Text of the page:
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When cooking with beer you can bet you'll be using a tough cut of meat and that it will be cooked well done. Tougher cuts, such as the legs and thighs of game birds, small game and the leg cuts of venison require low temperatures, added moisture and long cooking times. Most cuts of meat from bears, mountain lions, mountain goats and bighorn sheep are going to be tough, so you should use moist cooking methods such as braising, stewing, fricasseeing, cooking in a Crockpot, pressure-cooking or roasting with liquids.

Originally printed in the North American Hunter August 2002

Originally printed in North American Hunter, August 2002

This brings us to beer. Remember that when cooking with beer you need an assistant chef and twice the amount of beer on hand than what the recipe calls for because the chefs need to taste the beer  to ensure that it has the necessary flavor. Your assistant chef can relieve you if your palate becomes altered by tasting too much beer.

Here are some examples of how you can use beer in your recipes. Sauerbraten is prepared by marinating a tough cut of meat from the hind leg of a deer in red wine. For an interesting twist to this international dish, substitute a lager or ale for the red wine.

It's common to use beer batter on shrimp, but how about using it to deep-fry pheasant breast strips or rabbit loin? You can even add Cajun spices to the beer batter or dredge the breast strips or rabbit loin in Cajun spices and flour before dipping it into the batter. If you want a crispier beer batter, substitute one-third of the four with cornstarch.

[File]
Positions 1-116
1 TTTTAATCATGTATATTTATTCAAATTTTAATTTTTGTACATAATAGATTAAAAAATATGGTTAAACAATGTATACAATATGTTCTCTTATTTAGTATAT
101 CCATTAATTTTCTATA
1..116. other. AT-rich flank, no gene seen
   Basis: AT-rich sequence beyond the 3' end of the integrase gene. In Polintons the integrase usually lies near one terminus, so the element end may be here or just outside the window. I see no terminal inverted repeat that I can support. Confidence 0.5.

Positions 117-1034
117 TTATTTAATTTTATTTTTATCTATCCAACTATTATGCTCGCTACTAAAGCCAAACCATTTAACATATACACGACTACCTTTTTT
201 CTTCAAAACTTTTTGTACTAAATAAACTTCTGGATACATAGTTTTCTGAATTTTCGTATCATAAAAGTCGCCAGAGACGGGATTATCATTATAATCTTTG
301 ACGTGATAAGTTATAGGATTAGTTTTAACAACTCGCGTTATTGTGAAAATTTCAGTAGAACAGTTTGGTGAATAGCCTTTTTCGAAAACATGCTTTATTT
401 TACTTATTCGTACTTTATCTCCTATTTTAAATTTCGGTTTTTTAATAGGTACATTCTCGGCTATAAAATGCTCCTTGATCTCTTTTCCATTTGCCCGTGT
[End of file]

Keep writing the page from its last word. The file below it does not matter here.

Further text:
Beer and cheese soup is great to enjoy in front of the fireplace during a cold, snowy winter day. The next time you're barbecuing a wild boar loin, make your barbecue sauce with beer instead of vinegar. Moose-beer chili is fabulous, as is corned elk round cooked in beer. 

Another favorite is beer bread, and there are many Irish recipes that utilize beer in puddings, breads and stews. To make the process of baking beer bread easier, you can purchase, "Beer Bread in a Bottle" (Avon Cafe, Hwy 12, Avon, MT 5971), which requires you to just add beer! Beer bread is great for dipping into a bacon, deer and cheese fondue.

In hunting camps, I've prepared everything from braised elk shanks in beer with bacon and caramelized onions to steamed shrimp and lobster in beer. We've also had boiled hot dogs or venison kielbasa in beer.

Other key points to remember"

  Beer-Bear Pot Roast
Cooking Method: Cut bacon into six pieces. Remove fat from outer surface and from between seams of muscles of the bear meat. Place bear meat into Crockpot along with bacon: add seasoning, sugar, beer and A-1 sauce. Cover and let cook for five hours, checking periodically to make sure there's still liquid remaining. Add vegetables and bay leaves, cover and let cook for another hour. The meat should be tender, flavorful and the liquid dark in color and robust in flavor. For a less stout flavor, substitute 1 pint of beef broth for one bottle of lager for Guinness. Serve dish with sweet butter and pumpernickel bread.
 
 Beer Batter
 
Cooking Method: Combine dry ingredients, add beer, mix and let sit for 15 minutes. Dredge meat in seasoned flour, shake off excess flour, dredge in a beer batter and deep-fry in 350-degree frying oil. This can be done in a turkey deep-fryer. When done, strain the fat, cool and store in a refrigerator and reuse.
 
If you want a more flavorful batter, add more spices. If you want a lighter batter, whip three egg whites to stiff peaks and fold into the batter.
 
 Originally printed in North American Hunter, August 2002. Visit venisoncache.com for more recipes and to order my books, "The Art Of Cooking Venison", "The Art of Barbecuing and Grilling Game"  and the dvd, "The Art of Backyard Butchering".